Derived from French glisser, to slide, on the harp, a quick strumming of all the strings with a broad sweeping hand movement creating beautiful, shimmering effects, on the piano, a rapid ascending a descending "strumming" of the keys (white or black). It is associated with Ravel.
Whole Tone Scale
A non-traditional scale employed by composers of the late 19th and 20th centuries, consists of six different pitches, all spaced a whole-tone (whole step) apart, for example, C-D-E-F#-G#-A#-(C). It is associated with Ravel.
A scale consisting of five different pitches, C-D-E-G-A, can be rendered easily by playing the five black keys on the piano common to the folk music of many European and Asian cultures. It is associated with Ravel.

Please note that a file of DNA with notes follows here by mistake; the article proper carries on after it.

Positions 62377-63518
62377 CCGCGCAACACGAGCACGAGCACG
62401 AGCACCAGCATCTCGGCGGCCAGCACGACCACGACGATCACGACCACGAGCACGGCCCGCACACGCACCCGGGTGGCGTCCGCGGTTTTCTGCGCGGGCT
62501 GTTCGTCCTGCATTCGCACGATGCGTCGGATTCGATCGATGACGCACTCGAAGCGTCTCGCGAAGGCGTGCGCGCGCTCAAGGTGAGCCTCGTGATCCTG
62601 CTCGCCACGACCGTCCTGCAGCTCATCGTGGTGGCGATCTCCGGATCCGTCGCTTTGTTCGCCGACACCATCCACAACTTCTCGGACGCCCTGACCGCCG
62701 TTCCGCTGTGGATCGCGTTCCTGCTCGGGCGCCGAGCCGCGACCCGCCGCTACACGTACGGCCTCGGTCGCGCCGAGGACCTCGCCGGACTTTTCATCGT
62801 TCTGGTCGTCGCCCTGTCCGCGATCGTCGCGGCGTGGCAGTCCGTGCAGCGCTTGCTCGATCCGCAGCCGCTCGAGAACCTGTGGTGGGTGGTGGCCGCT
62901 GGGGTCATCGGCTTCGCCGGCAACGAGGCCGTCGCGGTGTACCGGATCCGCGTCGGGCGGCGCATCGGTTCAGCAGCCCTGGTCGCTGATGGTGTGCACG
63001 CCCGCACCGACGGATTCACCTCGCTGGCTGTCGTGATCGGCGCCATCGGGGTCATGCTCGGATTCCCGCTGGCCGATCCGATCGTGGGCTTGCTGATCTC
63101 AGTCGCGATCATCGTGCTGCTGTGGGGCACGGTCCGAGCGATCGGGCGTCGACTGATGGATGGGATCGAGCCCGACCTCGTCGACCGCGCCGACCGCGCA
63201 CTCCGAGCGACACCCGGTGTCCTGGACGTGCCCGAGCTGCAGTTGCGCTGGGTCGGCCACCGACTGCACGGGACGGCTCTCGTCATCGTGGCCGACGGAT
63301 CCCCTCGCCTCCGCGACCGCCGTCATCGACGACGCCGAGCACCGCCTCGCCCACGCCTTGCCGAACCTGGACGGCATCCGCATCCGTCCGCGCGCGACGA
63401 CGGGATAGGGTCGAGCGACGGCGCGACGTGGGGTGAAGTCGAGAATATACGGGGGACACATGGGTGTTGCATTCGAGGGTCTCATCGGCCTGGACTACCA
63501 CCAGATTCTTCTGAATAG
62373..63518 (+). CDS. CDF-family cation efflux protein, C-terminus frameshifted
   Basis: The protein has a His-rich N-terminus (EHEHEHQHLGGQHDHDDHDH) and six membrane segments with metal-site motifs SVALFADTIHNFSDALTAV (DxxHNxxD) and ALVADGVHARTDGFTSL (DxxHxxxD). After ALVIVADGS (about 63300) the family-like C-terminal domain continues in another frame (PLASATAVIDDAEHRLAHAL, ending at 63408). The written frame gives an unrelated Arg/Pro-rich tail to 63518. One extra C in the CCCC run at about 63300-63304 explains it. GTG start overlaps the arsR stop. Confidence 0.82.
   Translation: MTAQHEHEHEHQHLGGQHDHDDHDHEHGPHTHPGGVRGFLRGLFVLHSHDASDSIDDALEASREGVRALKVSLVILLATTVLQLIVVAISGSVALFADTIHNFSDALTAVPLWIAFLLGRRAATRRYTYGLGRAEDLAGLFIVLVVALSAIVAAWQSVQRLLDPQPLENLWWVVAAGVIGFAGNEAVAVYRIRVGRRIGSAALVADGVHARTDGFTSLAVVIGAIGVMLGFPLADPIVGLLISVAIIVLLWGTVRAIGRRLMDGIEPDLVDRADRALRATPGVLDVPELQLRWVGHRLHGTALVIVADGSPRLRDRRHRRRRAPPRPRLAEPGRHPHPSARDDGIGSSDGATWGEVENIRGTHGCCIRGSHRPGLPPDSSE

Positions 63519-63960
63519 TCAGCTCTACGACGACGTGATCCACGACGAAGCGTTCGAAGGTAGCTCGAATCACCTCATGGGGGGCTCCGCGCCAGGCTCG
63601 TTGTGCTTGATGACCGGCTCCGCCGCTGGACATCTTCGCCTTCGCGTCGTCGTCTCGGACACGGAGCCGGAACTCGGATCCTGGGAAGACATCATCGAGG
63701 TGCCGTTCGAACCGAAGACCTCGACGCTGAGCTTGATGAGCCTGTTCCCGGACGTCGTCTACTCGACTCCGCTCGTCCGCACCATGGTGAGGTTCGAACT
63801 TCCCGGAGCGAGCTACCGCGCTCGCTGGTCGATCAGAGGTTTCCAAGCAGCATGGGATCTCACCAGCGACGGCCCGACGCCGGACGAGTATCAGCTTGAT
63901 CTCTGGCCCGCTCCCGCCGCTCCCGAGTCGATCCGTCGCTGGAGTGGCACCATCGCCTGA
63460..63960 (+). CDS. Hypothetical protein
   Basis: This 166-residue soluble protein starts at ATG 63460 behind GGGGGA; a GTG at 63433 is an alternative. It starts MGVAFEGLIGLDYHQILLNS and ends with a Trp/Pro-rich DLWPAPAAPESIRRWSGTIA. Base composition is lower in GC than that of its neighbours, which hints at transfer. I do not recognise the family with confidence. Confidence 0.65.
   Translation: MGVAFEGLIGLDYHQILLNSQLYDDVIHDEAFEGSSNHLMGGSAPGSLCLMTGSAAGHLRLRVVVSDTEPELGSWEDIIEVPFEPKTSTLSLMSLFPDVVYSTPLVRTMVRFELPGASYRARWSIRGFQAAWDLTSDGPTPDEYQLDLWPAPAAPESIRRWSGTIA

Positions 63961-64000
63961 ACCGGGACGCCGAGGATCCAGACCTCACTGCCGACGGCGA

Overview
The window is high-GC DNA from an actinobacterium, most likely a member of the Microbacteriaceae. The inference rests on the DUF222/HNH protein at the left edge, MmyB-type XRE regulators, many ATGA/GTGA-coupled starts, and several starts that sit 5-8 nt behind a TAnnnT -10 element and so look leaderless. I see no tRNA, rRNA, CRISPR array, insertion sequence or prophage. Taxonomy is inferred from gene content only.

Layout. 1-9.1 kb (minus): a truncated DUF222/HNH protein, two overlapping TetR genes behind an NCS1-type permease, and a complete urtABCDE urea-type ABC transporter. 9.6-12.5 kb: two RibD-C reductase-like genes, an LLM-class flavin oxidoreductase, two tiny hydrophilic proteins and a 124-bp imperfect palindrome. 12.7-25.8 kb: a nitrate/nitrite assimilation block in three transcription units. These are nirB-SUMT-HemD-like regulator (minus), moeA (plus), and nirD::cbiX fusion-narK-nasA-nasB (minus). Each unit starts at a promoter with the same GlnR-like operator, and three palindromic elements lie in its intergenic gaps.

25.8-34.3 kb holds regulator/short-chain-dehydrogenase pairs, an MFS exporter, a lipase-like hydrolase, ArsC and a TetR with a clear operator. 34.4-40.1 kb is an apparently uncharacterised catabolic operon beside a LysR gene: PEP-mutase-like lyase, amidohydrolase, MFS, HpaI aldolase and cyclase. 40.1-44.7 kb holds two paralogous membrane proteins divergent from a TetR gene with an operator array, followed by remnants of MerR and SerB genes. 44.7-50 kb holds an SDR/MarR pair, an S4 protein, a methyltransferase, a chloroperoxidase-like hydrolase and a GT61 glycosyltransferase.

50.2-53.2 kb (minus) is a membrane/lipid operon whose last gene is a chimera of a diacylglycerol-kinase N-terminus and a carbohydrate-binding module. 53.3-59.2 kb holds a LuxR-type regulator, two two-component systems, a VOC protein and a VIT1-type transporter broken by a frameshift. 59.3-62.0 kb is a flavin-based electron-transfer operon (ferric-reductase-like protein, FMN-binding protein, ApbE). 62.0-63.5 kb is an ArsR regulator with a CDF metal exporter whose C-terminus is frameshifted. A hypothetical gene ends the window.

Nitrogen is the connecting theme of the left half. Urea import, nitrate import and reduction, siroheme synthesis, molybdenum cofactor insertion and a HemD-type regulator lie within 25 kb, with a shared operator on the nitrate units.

Musical styles influenced by painting of Monet and his circle of painters. It is characterized by whole-tone scale, pentatonic scale, unsolved dissonance, parallel chords, ninth chords, and floating rhythm to convey mood rather than present detailed music picture. It is associated with Ravel.
A common trait in 20th-century music, the time signature changes frequently and unpredictably, a rejection of standard metrical patterns in favor of non-symmetrical groupings. It is associated with Bartók.
A short rhythmic or melodic pattern repeated throughout a section or a work. It is associated with Bartók.
The simultaneous use of two or more keys. It is associated with Bartók.
Quotation in Music
Music that parodies another composition or style, draws a melody from a pre-existing work and presents it in a new guise. It is associated with Bartók.
The use of non-traditional scales, in particular, those scales that date back to antiquity, for example, Lydian mode.
A method of composition developed by Schoenberg, an approach used to organize atonal music; based on fixed order of the twelve chromatic pitches forming a tone row; also referred to as dodecaphonic music (derived from the Greek for "twelve"). It is associated with Webern.